A few years ago we had a visit from a friend with a small plane, and when he invited me to go up with him, I jumped at the chance! It was my first time being in the co-pilot's seat, and the fun of the joy-ride for me was heightened by the number and variety of all the switches and dials on the instrument panel, but even more so by the routines and checks my now preoccupied companion was carrying out. I was fascinated with the flight plan he was reporting and the information he was jotting down that was coming from some voice of authority I could hear through his earphones.
It would have been inappropriate to interrupt any of these serious preparations, but I made a some mental notes and, after we successfully landed, I was ready with a few questions. One of them had to do with the dew point. I already knew that the dew point was the temperature at which water molecules slow down so much that they tend to stick to each other instead of bouncing off like they do when they are moving faster at higher temperatures. But why did the pilot need to know the dew point, and why was it reported as an altitude? It turned out that it was just another way of telling him the altitude at which the clouds started forming!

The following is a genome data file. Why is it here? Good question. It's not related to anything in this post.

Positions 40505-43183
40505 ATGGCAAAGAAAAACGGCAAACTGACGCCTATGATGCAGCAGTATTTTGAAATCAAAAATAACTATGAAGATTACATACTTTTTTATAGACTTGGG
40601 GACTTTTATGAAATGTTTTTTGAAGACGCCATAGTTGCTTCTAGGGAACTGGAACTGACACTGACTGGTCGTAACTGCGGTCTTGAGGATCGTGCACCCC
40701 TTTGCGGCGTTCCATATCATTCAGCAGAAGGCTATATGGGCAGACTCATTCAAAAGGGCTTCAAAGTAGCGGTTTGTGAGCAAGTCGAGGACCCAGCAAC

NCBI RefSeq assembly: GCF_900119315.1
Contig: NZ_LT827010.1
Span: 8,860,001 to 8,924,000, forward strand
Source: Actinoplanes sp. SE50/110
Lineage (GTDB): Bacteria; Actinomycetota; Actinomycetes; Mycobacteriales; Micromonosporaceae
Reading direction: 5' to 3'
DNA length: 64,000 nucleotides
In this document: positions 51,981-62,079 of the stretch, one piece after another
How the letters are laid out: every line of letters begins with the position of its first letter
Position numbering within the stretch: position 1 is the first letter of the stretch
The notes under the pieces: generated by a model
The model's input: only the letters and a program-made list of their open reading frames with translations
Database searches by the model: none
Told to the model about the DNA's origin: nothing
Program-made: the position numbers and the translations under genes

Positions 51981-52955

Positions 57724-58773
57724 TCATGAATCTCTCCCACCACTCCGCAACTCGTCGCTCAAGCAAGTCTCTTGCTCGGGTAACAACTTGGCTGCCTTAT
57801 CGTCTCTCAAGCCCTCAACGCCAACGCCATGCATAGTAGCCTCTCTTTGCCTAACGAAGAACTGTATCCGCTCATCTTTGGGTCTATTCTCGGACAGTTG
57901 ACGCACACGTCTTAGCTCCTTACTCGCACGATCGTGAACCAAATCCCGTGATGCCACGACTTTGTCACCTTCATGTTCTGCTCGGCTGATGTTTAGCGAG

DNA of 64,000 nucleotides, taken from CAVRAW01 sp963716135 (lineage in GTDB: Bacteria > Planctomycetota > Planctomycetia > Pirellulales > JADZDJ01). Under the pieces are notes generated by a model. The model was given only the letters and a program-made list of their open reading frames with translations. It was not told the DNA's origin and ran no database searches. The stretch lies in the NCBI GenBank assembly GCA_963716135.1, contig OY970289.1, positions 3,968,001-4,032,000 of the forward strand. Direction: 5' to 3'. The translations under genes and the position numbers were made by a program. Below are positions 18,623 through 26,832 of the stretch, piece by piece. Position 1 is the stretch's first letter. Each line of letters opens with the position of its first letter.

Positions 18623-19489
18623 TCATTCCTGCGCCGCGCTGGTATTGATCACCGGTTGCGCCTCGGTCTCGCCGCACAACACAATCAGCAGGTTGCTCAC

As air rises, it expands and cools down, so this means that at a certain height the temperature reaches the dew point and water vapour condenses. Simple enough - but ever since thinking about it like a pilot, I have taken special delight in looking at clouds. Understanding why they are so often flat lets you observe the normally invisible water vapour in the air appear all at once. The darkness on the bottom of flat clouds is another story for another time.
Just as I find a painting often lets me delight in seeing the world the way the artist was seeing it when he/she created it, so I think scientists can often give us information that allows us to take delight in observing from their informed perspective.
I hope that on a partly cloudy day after this you will find new appeal in looking at the clouds billowing above their flat bottoms. Rie